Seventh-day Adventist Church leaders and support staff at the denomination’s headquarters are gearing up for next year’s 60th General Conference Session, a 10-day global spiritual gathering and business meeting. Preparations for Session, which in recent decades has been held every five years, invariably involve fielding a frequently asked question:
“Why does is seem like Session is always held in the United States?”
The short answer: because it usually is.
The longer answer involves numerous factors in selecting a Session site.
Indeed, the 2015 Session will be held in the United States. Nearly 2,600 voting delegates and tens of thousands of visitors are scheduled to meet in San Antonio in the state of Texas. And it’s true, Session has been held outside of the U.S. only three times: Vienna, Austria in 1975; Utrecht, Netherlands in 1995; and Toronto, Canada in 2000.
GC Session is one of the world’s largest religious events, and city tourism officials must make their pitch more than a decade in advance. The final selection is made by the denomination’s Executive Committee, which is comprised of 330 of church leaders from around the world.
In an interview, Session Manager George Egwakhe, who is an associate treasurer for the Adventist world church, shared the Executive Committee’s requirements for choosing a Session host site. (Insider tip: #2 is the main reason Session is usually held in the U.S.)
1. Indoor seating for 70,000 people. Nearly 2,600 delegates discuss and vote on policy items during business meetings each morning and afternoon. But in the evenings, crowds swell as two or three of the 13 world divisions each take a turn presenting the results of mission outreach in their territory over the past five years. Sessions are now usually held in a football or baseball stadium. The venue usually fills to near capacity on both Saturdays of Session for Sabbath worship. Now and then there is talk of scaling down the size of Session—which could open up the possibility of Session being held in a greater variety of countries—but it isn’t likely to happen soon. The 2020 Session is already set for Lucas Oil Stadium in Indianapolis, Indiana, United States.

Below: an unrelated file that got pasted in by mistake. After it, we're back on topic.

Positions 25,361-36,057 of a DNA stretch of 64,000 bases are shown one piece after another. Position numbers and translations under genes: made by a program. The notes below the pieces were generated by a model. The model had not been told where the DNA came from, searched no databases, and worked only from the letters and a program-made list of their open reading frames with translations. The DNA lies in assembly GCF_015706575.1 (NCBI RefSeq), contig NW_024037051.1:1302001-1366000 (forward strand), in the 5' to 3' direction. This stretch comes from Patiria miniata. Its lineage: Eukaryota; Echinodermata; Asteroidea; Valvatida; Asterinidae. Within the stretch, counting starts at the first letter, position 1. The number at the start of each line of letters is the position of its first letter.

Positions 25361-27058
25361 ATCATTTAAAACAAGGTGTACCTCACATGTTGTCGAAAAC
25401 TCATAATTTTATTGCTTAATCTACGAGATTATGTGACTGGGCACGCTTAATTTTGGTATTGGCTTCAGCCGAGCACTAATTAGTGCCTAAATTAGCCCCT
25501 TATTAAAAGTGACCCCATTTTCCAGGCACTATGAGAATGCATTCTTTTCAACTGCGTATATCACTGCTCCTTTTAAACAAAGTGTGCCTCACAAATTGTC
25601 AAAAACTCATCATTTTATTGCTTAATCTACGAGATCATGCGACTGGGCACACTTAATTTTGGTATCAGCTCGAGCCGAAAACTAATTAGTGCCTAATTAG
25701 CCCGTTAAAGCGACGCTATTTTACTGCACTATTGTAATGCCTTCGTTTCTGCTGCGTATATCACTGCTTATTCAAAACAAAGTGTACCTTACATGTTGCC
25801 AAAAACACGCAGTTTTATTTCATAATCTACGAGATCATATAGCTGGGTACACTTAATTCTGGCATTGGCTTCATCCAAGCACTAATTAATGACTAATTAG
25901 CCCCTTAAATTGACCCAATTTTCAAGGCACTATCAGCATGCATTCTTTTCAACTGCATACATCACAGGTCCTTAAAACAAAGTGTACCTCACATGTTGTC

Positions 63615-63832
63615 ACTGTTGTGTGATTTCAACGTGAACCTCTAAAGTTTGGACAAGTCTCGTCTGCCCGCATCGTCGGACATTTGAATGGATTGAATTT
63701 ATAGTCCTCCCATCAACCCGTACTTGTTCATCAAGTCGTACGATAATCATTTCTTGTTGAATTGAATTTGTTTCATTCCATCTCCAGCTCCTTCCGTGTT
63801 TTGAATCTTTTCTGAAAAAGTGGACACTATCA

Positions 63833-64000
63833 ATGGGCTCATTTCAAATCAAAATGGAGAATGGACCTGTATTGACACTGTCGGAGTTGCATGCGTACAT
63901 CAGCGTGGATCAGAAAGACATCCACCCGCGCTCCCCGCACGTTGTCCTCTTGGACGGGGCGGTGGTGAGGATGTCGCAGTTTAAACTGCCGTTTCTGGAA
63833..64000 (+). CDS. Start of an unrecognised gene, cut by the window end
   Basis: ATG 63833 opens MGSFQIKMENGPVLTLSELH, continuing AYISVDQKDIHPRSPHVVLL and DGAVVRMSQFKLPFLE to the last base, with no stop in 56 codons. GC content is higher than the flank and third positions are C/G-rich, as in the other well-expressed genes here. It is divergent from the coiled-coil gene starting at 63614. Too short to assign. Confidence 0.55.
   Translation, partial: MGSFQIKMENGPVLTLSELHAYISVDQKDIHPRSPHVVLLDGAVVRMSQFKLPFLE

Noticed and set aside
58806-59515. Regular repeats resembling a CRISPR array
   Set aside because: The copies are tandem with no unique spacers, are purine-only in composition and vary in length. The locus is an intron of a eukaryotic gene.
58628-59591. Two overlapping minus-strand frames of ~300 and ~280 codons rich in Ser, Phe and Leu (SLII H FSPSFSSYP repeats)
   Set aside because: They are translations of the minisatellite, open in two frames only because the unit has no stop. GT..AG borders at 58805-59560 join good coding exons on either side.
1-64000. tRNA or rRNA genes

2. An adjacent convention center. This requirement alone severely limits the number of potential host city sites around the world. While many prominent cities have an adequate indoor stadium, very few have a nearby convention hall. “Even in the United States we have a limited number of cities that can accommodate our needs because of this requirement,” Egwakhe says. In addition to business meetings, Session is also a global spiritual gathering and ministry trade show. Denominational and supporting ministry organizations set up booths in the convention center, and it becomes a place to network and check out new resources. Throughout the day, thousands of visitors view innovative ministries, products and new uses of technology for mission. They often help Adventist Church’s mission in their own corner of the globe by taking home new ideas for ministry and spreading the gospel.
3. Accommodations. Session delegates need affordable hotels near the Session venue. With 10 straight days of all-day meetings, jet-lagged delegates and visitors can’t afford to travel across the city or from another town each morning and evening to conduct their work.
4. Air travel costs. “Flights to the United States are relatively less expensive than for most delegates to travel from their region to another part of the world,” Egwakhe says. Europe could be a viable travel option, but again, it doesn’t have a city that meets requirement #2. Also, most Session support staff are based in the U.S., which saves on overall travel costs for a large block of attendees.
5. English-speaking venue staff. English is the official business language of the Adventist world church. Therefore, stadium support staff must be able to converse with Adventist leaders on a myriad of issues—everything from “We’d like to receive a bid from your venue to hold Session” to “Excuse me, where is the information desk?”
6. Visas. According to this year’s 2014 Statistical Report, the Adventist Church operates in 215 countries. With such a diverse world family meeting together, it’s important to hold the gathering in a country that is accessible to as many people as possible. “The United States is very open in granting visitor visas to a lot of people in the world,” Egwakhe says.
For more information about the 2015 GC Session, visit the website 2015.gcsession.org